Every morning at around 5 a.m., Armando Ibarra wakes up in the back of his van. He has been living there for the past couple of years. On his dashboard rests a holy candle. A rosary hangs from the rearview mirror.

Ibarra walks over to his job at a chain hotel near San Francisco's airport. He says that at least he can wash up there. "I take a shower, drink my coffee, smoke a cigarette and ready to work."

Gilroy, Calif., is known as the garlic capital of the world. And two Trump administration policies — one on trade, the other on immigration — are having a mixed impact on this agricultural community south of San Francisco.

It's about 50 degrees outside, but for a moment it looks like it's snowing. But the morning air is pungent and savory, and those flakes falling from the sky are garlic skin pieces, drifting away from the peeling facility.

Christopher Ranch in Gilroy is the largest garlic producer in the country.

A mayor from another city that tried to land big tech companies might be starting to look pretty smart after Amazon canceled its plans for a New York City headquarters. Activists and local politicians said New York had given up too much for too little.

But it doesn't have to be that way, says San Jose, Calif., Mayor Sam Liccardo, who refused to offer Amazon and another tech giant, Google, any incentives to locate in his city.

In Venezuela, where media is controlled by the government, figuring out what is truth, rumor or propaganda has always been difficult.

In recent days it's gotten even more confusing. President Nicolas Maduro has refused to cede power to the opposition party. There have been widespread protests and looting — and the rumor mill has been churning on social media.

But many Venezuelans have found a way to use social media in their favor.

WhatsApp is one of the most popular messaging platforms in the world. With about 1.5 billion users, it's a free way to text and place international voice and video calls.

Amazon's announcement, last year, that it is building a new headquarters in Queens, received mixed reactions.

Some were excited about the tens of thousands of jobs the tech juggernaut is promising to bring to the New York City borough. Others wonder if they will even get access to those jobs, and if the area's already overburdened infrastructure can handle the influx of population.

"Alexa, what's 5 minus 3?"

A 6-year-old boy recently asked that question in a video, which went viral on Twitter with more than 8.5 million views. He leaned over his homework as his mother hovered in the doorway. Alexa, Amazon's voice-activated assistant, delivered a quick answer: 2.

"Booooy," the mother chastised her son.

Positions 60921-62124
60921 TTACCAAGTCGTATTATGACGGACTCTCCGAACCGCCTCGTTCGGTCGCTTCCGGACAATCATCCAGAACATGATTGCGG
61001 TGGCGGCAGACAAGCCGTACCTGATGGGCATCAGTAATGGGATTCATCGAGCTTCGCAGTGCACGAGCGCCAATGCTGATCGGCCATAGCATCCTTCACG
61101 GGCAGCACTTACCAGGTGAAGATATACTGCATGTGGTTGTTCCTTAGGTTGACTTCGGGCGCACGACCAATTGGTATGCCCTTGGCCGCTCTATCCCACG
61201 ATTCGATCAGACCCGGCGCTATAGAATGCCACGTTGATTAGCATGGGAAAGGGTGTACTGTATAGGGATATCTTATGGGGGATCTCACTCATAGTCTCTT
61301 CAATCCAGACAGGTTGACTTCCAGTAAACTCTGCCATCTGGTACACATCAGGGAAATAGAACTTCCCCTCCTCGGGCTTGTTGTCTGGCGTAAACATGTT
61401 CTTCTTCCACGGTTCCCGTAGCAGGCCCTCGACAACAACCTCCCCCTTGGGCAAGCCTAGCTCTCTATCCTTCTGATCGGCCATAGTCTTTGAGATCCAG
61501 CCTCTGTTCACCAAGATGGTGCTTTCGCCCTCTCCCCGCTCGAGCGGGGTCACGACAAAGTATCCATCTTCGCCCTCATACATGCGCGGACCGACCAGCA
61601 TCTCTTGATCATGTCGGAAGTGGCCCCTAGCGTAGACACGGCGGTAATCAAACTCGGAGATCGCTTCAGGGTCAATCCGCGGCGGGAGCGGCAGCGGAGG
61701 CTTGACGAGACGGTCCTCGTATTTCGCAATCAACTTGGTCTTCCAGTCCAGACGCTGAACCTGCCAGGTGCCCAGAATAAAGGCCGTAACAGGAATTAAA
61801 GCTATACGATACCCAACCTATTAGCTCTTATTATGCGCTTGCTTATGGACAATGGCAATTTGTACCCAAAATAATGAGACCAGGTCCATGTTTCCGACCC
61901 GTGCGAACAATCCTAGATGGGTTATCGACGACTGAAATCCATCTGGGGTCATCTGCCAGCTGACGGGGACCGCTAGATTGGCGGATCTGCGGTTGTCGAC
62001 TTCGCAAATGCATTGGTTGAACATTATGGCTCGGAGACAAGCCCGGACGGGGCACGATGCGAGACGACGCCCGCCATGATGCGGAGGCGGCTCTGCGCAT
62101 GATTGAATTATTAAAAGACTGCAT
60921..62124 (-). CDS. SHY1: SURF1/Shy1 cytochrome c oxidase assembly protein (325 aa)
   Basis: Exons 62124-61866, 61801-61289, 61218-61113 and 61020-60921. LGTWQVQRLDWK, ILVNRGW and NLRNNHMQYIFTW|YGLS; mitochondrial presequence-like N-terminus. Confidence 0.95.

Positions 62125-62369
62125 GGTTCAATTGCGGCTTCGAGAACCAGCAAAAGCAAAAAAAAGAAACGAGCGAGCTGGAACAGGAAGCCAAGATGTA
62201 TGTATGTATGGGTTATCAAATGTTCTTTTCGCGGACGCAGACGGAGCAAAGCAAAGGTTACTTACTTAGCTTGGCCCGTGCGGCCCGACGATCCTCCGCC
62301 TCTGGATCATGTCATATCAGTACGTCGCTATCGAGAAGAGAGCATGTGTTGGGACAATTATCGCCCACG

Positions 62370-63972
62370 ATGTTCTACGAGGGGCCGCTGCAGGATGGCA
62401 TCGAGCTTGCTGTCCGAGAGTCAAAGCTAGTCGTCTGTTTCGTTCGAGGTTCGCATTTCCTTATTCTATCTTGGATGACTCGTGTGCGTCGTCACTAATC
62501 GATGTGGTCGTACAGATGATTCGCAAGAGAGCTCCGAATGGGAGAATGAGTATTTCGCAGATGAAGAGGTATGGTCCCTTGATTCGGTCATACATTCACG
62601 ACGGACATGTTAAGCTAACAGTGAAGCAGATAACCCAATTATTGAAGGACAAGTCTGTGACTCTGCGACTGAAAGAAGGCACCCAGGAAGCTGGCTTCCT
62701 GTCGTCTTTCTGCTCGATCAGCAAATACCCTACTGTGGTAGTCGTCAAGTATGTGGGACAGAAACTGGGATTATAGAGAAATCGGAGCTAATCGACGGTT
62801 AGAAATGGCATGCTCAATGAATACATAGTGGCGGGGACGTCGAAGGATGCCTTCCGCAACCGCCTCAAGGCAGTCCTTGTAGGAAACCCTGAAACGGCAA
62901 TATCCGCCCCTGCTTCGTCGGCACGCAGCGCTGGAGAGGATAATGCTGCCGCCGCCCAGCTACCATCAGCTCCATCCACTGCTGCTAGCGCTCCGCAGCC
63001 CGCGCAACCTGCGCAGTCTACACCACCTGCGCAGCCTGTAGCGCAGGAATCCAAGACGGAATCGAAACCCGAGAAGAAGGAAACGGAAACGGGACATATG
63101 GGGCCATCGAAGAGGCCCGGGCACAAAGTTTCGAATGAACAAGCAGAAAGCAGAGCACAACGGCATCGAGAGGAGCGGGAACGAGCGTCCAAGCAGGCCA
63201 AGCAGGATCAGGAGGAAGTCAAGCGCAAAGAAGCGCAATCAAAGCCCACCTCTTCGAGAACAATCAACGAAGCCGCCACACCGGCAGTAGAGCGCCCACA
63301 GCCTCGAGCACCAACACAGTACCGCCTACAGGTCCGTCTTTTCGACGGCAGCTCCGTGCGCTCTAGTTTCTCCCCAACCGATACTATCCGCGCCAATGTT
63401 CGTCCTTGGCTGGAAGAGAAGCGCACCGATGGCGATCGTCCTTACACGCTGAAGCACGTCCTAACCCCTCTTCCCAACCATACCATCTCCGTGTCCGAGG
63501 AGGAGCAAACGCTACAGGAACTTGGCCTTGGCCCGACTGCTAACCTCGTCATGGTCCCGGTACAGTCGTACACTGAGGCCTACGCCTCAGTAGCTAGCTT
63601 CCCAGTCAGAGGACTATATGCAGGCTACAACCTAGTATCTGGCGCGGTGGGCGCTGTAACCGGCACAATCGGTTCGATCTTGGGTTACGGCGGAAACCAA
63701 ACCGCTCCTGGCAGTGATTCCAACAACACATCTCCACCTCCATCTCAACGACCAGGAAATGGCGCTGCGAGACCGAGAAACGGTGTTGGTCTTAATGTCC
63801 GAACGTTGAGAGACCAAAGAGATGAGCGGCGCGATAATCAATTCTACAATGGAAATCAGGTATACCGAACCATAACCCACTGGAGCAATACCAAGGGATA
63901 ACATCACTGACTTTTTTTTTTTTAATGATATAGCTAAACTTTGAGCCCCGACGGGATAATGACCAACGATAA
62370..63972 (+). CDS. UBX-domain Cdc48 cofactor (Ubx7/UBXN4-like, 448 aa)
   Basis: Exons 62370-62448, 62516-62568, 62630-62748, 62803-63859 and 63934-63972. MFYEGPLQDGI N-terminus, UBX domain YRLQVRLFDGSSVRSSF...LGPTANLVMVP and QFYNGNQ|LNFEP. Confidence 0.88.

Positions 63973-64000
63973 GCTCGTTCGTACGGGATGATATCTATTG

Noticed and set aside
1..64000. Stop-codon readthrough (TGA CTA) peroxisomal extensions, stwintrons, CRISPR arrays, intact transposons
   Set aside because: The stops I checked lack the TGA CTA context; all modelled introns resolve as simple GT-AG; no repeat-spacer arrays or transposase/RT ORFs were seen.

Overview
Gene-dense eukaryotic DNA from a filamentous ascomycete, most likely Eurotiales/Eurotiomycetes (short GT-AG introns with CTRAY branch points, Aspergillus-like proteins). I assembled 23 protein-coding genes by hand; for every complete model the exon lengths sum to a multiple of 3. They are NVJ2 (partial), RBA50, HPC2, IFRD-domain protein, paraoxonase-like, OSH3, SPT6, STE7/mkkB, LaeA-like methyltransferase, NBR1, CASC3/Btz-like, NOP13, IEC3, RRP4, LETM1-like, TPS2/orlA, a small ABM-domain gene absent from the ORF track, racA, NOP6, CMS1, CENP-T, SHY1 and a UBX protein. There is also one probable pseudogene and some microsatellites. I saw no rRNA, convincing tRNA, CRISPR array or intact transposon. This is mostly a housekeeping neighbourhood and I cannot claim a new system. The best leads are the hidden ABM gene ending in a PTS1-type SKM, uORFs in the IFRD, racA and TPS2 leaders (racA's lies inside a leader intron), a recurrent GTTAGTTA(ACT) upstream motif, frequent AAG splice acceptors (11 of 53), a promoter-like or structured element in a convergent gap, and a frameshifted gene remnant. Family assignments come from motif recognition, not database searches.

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It's a chilly autumn afternoon but inside a little Brooklyn bakery, it's hot. School just let out, and the store is filled with kids eyeing baked goodies. Their banter mixes with Caribbean music playing in the background.

La Gran Via Bakery is an institution in this neighborhood. It's been around since 1978 — three generations of pastry chefs making cakes, cupcakes and traditional Latin American pastries.

Block by block, the place you were born and raised, can determine how far you get ahead in life.

A new online tool shows that geography plays an outsized role in a child's destiny.

Called the Opportunity Atlas, it was developed by Harvard economist Raj Chetty and his colleagues. It's a map that uses tax and U.S. Census data to track people's incomes from one generation to the next.

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The mosquito-borne Zika virus has sparked a debate about abortion in both Latin America and the United States.

The virus has been directly linked to a birth defect that results in an abnormally small head and brain damage. In Latin America, where many countries have strict bans on abortion, some citizens and government officials are asking whether such bans should be reconsidered, at least in infected mothers.

Back in 2014, archivists were combing through Pablo Neruda's files when they came upon some previously unpublished works. Those writings by the Nobel prize-winning Chilean poet will soon be released in English in Then Come Back: The Lost Neruda. Forrest Gander, the Brown University professor who translated the poems into English, likens the discovery to finding a trove of new sketches by Michelangelo.

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In New York, a state Supreme Court justice has thrown out pop star Kesha's claims against her producer Dr. Luke. The singer accused him of sexual abuse that violated the state's hate crime laws. NPR's Jasmine Garsd reports.